9th April 2020
The recent measures to help stop the spread of Covid-19 from our government and those around the world have, naturally, slowed down economic activity and with it overall consumer spending, with visits to most shops and restaurants on hold for the time being. Effectively creating a pause in sales, the situation has left many companies revaluating their overall structure and indeed their balance sheet as they stress test financial models considering the possibility of zero revenues for some months.
Faced with tough decisions on operational costs such as staffing, marketing and premises, most companies will be looking to strengthen their finances by saving money where they can, until the government measures are eased. An obvious option for companies with excess cash on their balance sheet will be to defer their dividend pay-outs until they are in a position to comfortably forecast sales again. The result is that more than a quarter of FTSE 100 stocks have opted to announce a suspension on pay-outs given the current backdrop. Although unprecedented, the news so far has been met with little resistance, as even those who have consistently been rewarding shareholders for years have adopted measures to put things on hold. Despite news of deferrals in perhaps more obvious industries such as general retail, travel and leisure, and banks, even companies with growing sales, such as supermarkets, are taking precautionary steps.
That said, there are plenty of large firms still honouring their original dividend proposals, either by using existing cash provisions or by strengthening their finances in order to pay out as planned, stressing that long-term investors are unlikely to be materially affected by the current situation – a sentiment shared by city analysts, as they urge investors to focus on quality and to consider companies’ ability to pay future dividends, rather than what is happening right now.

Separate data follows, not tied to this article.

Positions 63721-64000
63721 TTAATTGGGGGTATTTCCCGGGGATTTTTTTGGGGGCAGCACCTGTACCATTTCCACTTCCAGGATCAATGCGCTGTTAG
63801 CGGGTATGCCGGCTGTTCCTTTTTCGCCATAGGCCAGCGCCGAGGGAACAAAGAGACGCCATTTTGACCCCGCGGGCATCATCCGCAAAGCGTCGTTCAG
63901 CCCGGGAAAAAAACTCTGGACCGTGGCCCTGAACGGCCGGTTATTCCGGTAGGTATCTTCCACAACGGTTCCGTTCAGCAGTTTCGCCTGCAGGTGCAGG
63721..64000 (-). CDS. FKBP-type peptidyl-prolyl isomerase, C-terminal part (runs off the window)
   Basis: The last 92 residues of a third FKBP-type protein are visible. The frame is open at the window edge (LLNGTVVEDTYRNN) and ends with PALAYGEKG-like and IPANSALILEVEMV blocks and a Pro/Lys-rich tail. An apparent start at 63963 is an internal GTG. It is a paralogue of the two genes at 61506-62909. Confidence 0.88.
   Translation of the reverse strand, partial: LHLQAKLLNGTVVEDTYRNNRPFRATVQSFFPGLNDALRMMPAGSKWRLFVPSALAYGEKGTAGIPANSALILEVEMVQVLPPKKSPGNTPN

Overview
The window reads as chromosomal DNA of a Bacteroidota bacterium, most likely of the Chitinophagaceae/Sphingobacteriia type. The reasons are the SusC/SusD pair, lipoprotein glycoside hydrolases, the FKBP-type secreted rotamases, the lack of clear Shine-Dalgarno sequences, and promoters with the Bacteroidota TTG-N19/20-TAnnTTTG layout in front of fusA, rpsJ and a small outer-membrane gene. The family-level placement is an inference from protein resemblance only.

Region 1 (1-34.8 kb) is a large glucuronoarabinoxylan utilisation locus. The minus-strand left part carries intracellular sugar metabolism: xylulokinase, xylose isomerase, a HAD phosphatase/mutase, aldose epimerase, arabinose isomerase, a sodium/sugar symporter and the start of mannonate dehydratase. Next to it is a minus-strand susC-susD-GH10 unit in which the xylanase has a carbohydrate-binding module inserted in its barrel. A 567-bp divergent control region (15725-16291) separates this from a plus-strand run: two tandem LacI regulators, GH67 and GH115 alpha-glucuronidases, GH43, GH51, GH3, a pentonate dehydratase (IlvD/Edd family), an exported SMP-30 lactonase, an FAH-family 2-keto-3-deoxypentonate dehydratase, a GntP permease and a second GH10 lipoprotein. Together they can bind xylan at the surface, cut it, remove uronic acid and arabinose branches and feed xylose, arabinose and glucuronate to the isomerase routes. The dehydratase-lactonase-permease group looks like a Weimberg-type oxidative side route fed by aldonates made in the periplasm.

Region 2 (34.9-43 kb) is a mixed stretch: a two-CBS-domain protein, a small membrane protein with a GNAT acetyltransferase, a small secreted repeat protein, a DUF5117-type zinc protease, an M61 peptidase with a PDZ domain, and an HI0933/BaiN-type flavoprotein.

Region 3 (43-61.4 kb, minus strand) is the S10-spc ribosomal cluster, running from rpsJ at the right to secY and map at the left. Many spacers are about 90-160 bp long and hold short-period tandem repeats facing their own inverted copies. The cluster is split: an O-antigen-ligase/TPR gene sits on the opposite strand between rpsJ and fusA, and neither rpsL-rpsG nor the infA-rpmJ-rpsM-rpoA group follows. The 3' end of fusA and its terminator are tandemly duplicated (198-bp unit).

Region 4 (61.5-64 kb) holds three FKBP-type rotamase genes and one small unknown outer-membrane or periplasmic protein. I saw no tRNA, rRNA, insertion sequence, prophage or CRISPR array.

These dividend cuts will naturally be of concern to many clients who seek to support their income with investment income from portfolios. Over the next twelve months, investment income will be impacted by this, but at this point these cuts are very much about supporting balance sheets and we are seeing companies err on the side of caution and suspend dividends with the potential to reinstate them later in the year when they have clearer visibility on economic activity.
We are in ongoing dialogue with the fund managers whose funds we are invested in to obtain updates on the likely effect of dividend cuts on fund yields. We remain focused on managing well-diversified portfolios for the long term and it should be remembered that the portfolios are diversified across a range of asset classes, not all of which are affected.
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